The classroom atmosphere in all lessons was inclusive and pleasant and students were addressed by their first name. There was very good rapport between students and their teachers in a secure and work-oriented environment. Students were affirmed for all their efforts and their ease of interaction with the teachers was reflected in their participation in class discussions. Students were impressive in their knowledge of previously taught subject matter. Excellent discipline was inherent in classes and students were at all times courteous and on task.
First, second and Leaving Cert 1 students sit formal assessments at Christmas and in the summer. Certificate examination classes have a formal October examination and sit mock examinations in the second term. Students are provided with feedback on their performance in these examinations. In the event of students not attaining a level of achievement relative to their abilities, parents and student are requested to attend a meeting to discuss the student’s work. This inclusion of parents in their son’s education is to be commended. The results of all formal assessments are reported to parents through written school reports and at formal parent teacher meetings.
Students’ learning is assessed on an ongoing basis within the Geography lessons through teacher questioning and the correction of homework. Global and directed questions were used frequently in all classes to establish the level of knowledge and understanding. Homework is routinely assigned and corrected. In some cases the teacher had commented on this work in copybooks. This practice is commended as students are informed on their progress, affirmed on their strengths and attention is drawn to ways of improving the quality of their work. This feedback encourages and supports students in their learning and provides clear guidelines and direction on raising the standard of their work. Teachers are encouraged to further develop their methods of assessment particularly with reference to ‘Assessment for Learning’ principles. The documentation on this topic provided during the evaluation and accessing the National Council for Curriculum and Assessment at www.ncca.ie will assist teachers in developing their assessment procedures. The work observed in student copies, both written and diagrams was of a generally high standard and is to be commended.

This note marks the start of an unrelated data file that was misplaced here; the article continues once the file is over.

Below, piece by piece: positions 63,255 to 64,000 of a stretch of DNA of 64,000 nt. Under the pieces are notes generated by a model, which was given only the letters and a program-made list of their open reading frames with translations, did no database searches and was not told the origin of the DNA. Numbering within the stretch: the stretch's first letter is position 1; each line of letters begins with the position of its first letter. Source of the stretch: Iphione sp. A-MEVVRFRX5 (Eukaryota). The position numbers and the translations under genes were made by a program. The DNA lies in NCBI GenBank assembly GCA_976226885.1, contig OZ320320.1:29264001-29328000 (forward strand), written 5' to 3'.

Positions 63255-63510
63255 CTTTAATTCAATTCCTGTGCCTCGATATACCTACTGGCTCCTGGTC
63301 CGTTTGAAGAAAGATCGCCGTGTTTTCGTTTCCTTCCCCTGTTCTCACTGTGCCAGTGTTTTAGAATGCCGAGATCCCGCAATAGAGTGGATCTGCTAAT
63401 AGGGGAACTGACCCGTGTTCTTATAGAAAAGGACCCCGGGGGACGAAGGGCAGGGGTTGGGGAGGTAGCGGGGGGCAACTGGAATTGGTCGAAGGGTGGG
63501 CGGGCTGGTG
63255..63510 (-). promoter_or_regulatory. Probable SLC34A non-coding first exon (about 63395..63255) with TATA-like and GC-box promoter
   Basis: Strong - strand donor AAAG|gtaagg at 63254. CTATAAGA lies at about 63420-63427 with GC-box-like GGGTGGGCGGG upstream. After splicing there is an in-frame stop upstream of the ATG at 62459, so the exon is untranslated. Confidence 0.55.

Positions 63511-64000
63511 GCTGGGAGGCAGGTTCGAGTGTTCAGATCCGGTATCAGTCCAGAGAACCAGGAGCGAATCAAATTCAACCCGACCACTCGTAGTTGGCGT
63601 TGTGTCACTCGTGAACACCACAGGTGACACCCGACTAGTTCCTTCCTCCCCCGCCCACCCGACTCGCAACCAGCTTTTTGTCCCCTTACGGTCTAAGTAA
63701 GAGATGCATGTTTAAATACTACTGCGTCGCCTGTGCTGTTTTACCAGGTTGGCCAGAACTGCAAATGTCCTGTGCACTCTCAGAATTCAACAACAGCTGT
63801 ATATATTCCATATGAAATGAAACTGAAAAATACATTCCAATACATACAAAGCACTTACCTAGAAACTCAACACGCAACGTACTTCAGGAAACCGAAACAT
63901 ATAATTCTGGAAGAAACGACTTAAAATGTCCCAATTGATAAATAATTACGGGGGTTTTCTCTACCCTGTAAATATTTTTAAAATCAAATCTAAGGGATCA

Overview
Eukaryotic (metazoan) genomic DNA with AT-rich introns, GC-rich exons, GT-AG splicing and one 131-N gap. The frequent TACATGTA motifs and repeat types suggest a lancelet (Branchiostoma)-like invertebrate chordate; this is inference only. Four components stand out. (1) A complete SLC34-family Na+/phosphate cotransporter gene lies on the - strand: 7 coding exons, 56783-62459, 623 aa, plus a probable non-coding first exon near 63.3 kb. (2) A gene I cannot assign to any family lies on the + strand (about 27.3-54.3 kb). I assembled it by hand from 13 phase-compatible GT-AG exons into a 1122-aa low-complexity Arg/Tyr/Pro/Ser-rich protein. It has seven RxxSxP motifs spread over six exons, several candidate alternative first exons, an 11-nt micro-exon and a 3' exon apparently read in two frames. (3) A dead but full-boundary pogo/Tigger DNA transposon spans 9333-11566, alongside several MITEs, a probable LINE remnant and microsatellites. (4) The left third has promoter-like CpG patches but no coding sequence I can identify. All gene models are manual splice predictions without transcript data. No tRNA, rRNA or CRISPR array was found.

The Geography teachers engage in planning for common end of term assessments in first and fifth year. It is suggested that this good practice be extended to all year groups. While teachers encourage students to take courses at higher level it is recommended that a review of students taking ordinary level papers in the Junior Certificate be undertaken.
The following are the main strengths and areas for development identified in the evaluation:
As a means of building on these strengths and to address areas for development, the following key recommendations are made:
Post-evaluation meetings were held with the principal and with the teachers of Geography at the conclusion of the evaluation at which the draft findings and recommendations were presented and discussed.